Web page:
Mining Gold on Crystal Mountain
I came to this mountain-top community to give a talk to a book club that lacks a name but not dedicated readers. One of those is Leslie Boyd, shown in the photo holding A Southern Girl.
Leslie reminded me why I write, in the same way Crystal Mountain reminds me of the beauty so unlike that of the South Carolina Lowcountry where I live. Trying to compare the majesty of mountains to the glory of tidal marshes at sunset is a fool’s errand. As with all beauty, the eye of the beholder rules. But crowning a winner in the topography beauty contest came easier this week because Hurricane Matthew is buzz sawing its way up the Florida coast, raising tides and the usual hell that hurricanes inflict. Coastal South Carolina is in its path. My house may float away by Sunday, but it makes no sense to return to Beaufort as everyone there evacuates so I will wait it out here in this residential enclave, the house guest of my old and dear friends, Phyllis and Bob Edwards. They returned to Charlotte three days ago, telling me to stay as long as I want and to cut the hot water off when I leave.
At the meeting of the nameless book club, some wine and a covered dish supper gave me time to chat with those who came. Leslie showed particular interest for reasons she related. She had history in Charleston, attended the College of Charleston, dated Citadel cadets, was a veteran of the Carolina Cup, and had even collected some Toad The Wet Sprocket albums, so the tee-shirt mentioned in the book on page 284 resonated. With so many historical touchstones, her identity with the book’s settings was inevitable.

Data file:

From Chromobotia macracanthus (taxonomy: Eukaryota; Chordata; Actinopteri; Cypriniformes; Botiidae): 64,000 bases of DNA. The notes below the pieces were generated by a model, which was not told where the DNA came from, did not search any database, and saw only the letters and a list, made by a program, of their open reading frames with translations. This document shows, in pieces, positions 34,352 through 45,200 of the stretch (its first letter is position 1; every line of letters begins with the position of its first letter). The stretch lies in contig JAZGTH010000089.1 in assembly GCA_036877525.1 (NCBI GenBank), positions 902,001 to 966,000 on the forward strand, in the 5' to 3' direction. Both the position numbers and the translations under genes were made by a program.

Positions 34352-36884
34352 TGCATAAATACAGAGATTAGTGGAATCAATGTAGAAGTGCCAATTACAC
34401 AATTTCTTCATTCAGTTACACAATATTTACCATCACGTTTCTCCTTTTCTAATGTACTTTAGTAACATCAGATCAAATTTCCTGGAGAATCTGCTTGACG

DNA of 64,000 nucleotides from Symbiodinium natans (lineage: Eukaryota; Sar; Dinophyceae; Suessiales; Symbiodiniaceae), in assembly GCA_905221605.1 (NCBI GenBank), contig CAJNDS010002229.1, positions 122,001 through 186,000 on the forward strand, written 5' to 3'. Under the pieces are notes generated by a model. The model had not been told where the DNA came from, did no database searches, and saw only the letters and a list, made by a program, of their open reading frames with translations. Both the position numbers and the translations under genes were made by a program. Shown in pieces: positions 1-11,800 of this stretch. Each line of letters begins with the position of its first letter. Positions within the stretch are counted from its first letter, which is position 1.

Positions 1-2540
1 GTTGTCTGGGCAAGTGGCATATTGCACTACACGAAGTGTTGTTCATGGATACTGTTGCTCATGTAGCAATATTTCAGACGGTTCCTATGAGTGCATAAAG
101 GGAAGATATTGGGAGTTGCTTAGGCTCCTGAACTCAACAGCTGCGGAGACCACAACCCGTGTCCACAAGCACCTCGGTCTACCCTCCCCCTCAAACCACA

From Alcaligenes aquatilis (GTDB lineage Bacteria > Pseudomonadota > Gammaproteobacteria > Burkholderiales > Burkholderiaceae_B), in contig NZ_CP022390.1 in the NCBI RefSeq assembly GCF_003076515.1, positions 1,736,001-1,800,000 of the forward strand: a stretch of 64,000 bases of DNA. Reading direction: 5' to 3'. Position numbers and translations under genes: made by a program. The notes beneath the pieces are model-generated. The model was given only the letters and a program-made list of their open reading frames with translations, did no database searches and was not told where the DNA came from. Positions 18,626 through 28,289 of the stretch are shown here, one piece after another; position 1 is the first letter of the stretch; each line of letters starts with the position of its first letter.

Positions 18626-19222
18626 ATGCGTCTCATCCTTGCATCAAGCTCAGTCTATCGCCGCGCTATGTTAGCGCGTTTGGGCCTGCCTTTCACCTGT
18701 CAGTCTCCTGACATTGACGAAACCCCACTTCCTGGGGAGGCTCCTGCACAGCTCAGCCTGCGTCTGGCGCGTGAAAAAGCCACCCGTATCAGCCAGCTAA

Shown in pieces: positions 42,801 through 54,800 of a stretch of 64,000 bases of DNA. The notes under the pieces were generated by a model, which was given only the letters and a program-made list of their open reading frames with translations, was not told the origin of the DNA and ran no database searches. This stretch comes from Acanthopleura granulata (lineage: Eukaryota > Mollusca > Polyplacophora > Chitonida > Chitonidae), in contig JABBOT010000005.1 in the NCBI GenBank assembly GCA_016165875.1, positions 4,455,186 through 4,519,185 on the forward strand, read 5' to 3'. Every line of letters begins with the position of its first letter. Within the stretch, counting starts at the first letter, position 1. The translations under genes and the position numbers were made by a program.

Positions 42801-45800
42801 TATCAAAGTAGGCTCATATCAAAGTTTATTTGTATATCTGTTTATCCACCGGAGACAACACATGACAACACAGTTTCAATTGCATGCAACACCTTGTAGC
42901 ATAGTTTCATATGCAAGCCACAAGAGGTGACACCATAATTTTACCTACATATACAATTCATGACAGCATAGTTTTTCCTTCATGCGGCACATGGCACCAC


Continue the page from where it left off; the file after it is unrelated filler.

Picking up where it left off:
But an email from her days after the event gave me greater insight. She lost her father to an accident when she was twelve. The loss fell especially hard because of the man and father he was; in her words, “He was everything. The whole package.” When she met Coleman Carter in the book, she identified him with her dad, which enabled her to envision what her teen years and the years after might have been had he lived. Allie’s and Coleman’s relationship evoked for Leslie a closeness that might have been hers had fate been more merciful.
Fiction proves its worth when readers like Leslie find within it visions that comfort, challenge, engage and transport. Writers prove their worth when they produce such fiction. Her embrace of my book will stay with and encourage me, a little gold nugget of satisfaction mined up on Crystal Mountain.